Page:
+ inload: Warlord Titans WIP +

+ Painting Warlords for Legio Nikator +


+ Warlord Titans. Iconic, awesome, and colossal. This latter point means they take a lot of painting! To break things up and keep things interesting, I'm hopping around a bit, and developing on the fly. This can end up messy, but as long as you keep your paints thin, you can always work over the top. It's the joy of acrylics. +

+ Battle Titans – that it, Warlords and Reavers – are the iconic units of the game for me. Knights and Scout Titans are all very well, but I want to see clashes between these great land-battleships! +

+ Coropedion +

+ Since we last saw him, Coropedion's received a new head, and the turquoise areas have been replaced with some white sections. Turquoise will be reintroduced, but as an accent colour. +

+ Not a huge amount to say here, other than it's a gradual slog from base coat to the finished effect. It's easy to get disheartened, but keep a vision of the final effect in your mind, and keeping going towards it. + 

+ In particular, I find it helpful to pause occasionally with big projects like this. Focus in on a panel or two (like the head, knee and thigh here) and work those up to completion. It provides an enjoyable break from the monotony of base-coating, and gets you one step closer to completion. +

+ With this approach, there is the risk of accidentally overpainting or mucking up completed areas, but roll with it. Allow it to dry, than work back over – perhaps even incorporate the marks. This is particularly appropriate for the ancient Engines of the Adeptus Mechanicus, and is a sort of back-door way into weathering. +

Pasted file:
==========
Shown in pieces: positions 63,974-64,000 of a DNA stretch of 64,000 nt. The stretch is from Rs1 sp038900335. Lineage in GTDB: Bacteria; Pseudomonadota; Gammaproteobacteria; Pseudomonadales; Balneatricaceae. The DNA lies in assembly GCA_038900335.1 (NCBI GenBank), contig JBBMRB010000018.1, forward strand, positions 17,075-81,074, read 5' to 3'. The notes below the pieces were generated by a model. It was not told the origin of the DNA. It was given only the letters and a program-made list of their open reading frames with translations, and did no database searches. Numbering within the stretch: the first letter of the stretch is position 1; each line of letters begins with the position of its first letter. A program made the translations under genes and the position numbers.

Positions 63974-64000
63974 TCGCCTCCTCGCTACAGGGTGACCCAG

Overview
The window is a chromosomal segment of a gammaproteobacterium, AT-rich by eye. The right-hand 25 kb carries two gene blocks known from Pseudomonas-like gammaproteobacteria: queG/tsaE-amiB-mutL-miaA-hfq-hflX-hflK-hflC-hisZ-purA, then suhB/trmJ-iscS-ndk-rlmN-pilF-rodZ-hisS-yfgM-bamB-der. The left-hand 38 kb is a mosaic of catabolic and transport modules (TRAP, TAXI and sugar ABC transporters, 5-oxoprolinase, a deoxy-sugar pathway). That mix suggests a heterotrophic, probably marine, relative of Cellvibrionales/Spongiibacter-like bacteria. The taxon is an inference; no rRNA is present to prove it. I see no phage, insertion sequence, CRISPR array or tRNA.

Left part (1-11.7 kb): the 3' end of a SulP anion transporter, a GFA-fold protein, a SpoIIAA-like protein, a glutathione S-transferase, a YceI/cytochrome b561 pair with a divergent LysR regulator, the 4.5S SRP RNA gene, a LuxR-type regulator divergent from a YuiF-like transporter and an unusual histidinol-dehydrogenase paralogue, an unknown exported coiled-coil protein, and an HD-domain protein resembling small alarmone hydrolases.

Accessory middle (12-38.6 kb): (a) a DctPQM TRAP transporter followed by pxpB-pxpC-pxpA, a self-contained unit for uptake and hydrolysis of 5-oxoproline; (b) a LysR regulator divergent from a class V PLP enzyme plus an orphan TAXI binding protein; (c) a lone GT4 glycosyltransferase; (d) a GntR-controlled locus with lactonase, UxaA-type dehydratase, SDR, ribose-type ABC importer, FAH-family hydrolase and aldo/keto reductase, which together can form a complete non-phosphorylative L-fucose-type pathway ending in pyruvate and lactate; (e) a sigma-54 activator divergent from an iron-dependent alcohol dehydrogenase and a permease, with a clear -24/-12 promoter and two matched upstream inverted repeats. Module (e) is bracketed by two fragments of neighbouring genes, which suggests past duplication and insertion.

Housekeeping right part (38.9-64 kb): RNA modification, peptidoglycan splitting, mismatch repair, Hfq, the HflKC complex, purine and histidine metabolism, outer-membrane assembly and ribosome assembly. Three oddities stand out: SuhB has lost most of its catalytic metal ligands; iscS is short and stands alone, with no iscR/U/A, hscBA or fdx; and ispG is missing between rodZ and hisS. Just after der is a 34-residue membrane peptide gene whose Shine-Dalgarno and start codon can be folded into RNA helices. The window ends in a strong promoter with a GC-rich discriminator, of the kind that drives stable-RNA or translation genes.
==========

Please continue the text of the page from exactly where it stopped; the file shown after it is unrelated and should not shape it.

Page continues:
+ The armament here is purely for the pict-capture – I remove the magnetised bits while I'm working. My plan is to get the main chassis of this pair of Titans game-ready – weapons can follow along afterwards. +

+ Here's an example of a completed area. Working a focal point like the head up to completion really gives character to the piece; and encourages you to finish it. Note the use of stormy blue for the eye – complementary to the terracotta – and also that the surrounding area has been knocked back; painted very simply with deep gunmetal and black. This gives tonal contrast with the bright silver trim and piercing blue eye; building to give a sense of impact. +

+ Ipsus Granicus – the Manifest Law +

+ I like the pose on Coropedion, but (whisper it low), the Manifest Law is my favourite. Stomping forward, kicking buildings out of the way... what's not to love about this grouchy thing? +

+ Painted with the same approach as Coropedion, Ipsus Granicus has considerably more white areas at the moment. The opportunity for variety is a brilliant aspect of the heraldic schemes typical of the Titan Legions. +

+ The large panels are just screaming out for some freehand and super-detailing, just like the Senex Codomannus I finished recently [+noosphericinloadlink embedded+]. +

+ The expansion sprue GW released – with the fist, laser blasters etc. – is lovely: it's no coincidence that my first two Warlords sport the two expansion heads. Ipsus Granicus in particular has my favourite head, reminiscent of the 80s originals. +

+ As with Coropedion, I've worked up the head. Again, deep dark sockets surround bright blue eyes. I've incorporated some gold into the trim here; as the sheer amount of it meant sticking to silver was visually confusing. +


  1. Replies
    1. Thanks Riot. I'm looking forward to getting some freehand designs on these fellas; something vaguely Byzantine.

  2. The freehand should be great on those panels


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